Public policy and health care-related risks worry pre-retirees most
A new LIMRA Secure Retirement Institute study finds female pre-retirees (age 50 and older, not retired) are more worried than men about the impact of financial risks they may face in retirement – both in the likelihood and severity of the effect on their retirement security.
The study finds all pre-retirees are most worried about reductions in Social Security or Medicare benefits or involving reductions in government benefits, followed by health and long-term care costs. On average, all pre-retirees scored these risks a 7 on a scale of 0 to 10 (0 = No impact and 10 = Significant impact). Women surveyed scored these risks as an 8; men scored these risks lower (7, on average).
The study sought to assess how pre-retirees viewed the potential risks they face in retirement and how these risks would affect their financial security in retirement. When considering how various risks may affect them, individuals have to judge two components of risk: probability and severity.
These components can vary. An event may be very unlikely, but highly significant if it were to occur; conversely, an event may be very likely but have only a modest impact.
Retirement is an especially risk-prone life stage. While there are multiple ways to categorize retirement risks, two fundamental risks are environmental and personal.
- Environmental risks comprise changes to public policy, the economy or society that may influence a retiree’s well-being. Reductions in Social Security or Medicare benefits, increases in taxes, inflation, and major stock market downturns are examples of environmental risks.
- Personal risks include harmful events that may happen to individual retirees. In retirement, key examples include incurring major health care costs, becoming a full-time caregiver, widowhood or out-living retirement assets
The survey finds men and women believe they are as likely to run out of money in retirement as not – each scoring it a 5 on average. Yet women believe the impact would be greater: scoring it a 7 versus 6 by men, on average.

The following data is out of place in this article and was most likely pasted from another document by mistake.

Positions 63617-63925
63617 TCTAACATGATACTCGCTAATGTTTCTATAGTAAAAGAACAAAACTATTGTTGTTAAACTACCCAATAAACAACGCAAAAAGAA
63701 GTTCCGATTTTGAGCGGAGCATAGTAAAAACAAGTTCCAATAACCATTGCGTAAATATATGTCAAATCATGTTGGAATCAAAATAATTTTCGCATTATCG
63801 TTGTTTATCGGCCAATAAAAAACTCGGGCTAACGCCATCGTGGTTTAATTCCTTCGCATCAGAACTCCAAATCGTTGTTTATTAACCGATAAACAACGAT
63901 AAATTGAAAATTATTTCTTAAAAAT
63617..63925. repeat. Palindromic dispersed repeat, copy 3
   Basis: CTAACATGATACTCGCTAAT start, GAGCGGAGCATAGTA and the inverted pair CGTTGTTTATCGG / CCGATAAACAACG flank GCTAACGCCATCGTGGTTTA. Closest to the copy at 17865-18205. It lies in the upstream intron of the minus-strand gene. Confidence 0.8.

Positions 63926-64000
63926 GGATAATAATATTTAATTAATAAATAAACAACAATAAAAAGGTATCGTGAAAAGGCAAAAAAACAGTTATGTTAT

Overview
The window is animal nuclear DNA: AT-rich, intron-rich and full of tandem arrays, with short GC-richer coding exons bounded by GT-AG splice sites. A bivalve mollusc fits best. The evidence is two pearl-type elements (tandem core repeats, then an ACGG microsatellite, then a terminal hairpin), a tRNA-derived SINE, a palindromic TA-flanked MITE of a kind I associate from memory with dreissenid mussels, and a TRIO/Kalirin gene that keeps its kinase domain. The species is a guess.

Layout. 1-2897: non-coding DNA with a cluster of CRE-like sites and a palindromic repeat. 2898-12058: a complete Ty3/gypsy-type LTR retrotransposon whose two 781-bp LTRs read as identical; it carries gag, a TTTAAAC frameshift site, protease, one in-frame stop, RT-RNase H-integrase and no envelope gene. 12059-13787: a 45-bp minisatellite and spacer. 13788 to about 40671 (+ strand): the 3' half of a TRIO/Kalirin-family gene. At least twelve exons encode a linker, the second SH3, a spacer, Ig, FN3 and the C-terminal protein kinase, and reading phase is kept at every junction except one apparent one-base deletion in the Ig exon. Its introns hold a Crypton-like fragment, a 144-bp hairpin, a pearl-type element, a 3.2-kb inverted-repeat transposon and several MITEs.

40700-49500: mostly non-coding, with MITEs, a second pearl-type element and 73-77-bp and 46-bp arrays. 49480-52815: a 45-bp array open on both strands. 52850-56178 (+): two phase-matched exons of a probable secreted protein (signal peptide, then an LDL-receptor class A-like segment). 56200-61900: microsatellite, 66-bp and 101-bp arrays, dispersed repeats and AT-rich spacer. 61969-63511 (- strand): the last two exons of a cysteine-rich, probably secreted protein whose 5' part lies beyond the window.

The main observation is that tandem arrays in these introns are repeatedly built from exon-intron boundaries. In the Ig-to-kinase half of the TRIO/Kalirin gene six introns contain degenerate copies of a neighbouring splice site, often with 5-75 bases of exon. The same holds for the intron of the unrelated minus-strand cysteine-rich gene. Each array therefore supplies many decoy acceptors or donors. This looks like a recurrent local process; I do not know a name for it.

On average, women felt they were more likely than men to incur long-term care costs and health care costs, face increased taxes and have a reduction to their Social Security and Medicare benefits. They also thought the impact of these risks would be more significant to their financial well-being in retirement.
Interestingly, men and women were equally the least worried about becoming a full-time caregiver to a family member (ranking it a 4 out of 10 in terms of likelihood). Yet research1 shows women are more likely to be caregivers, often times forcing them to curtail their hours at work or retire earlier.
Working with a financial advisor to develop a formal written retirement plan can help mitigate many of the risks retirees face in retirement. Prior Institute research finds two thirds of written plans address inflation and healthcare expense risks, and the majority address risks associated with outliving assets, a prolonged stock market downturn and long-term care expenses. In addition, half of pre-retirees and retirees who have a formal written plan say they feel very prepared for retirement, compared with just 17 percent of those without one.
The study results were based on an online survey fielded in July and August 2017 to 981 pre-retirees, defined as workers age 50 or older who plan to retire.
LIMRA members can read more about this study by visiting Retirement Risk Perception. Members of the press are encouraged to contact LIMRA Public Relations for more information.
1Caregiving in the US (2015), AARP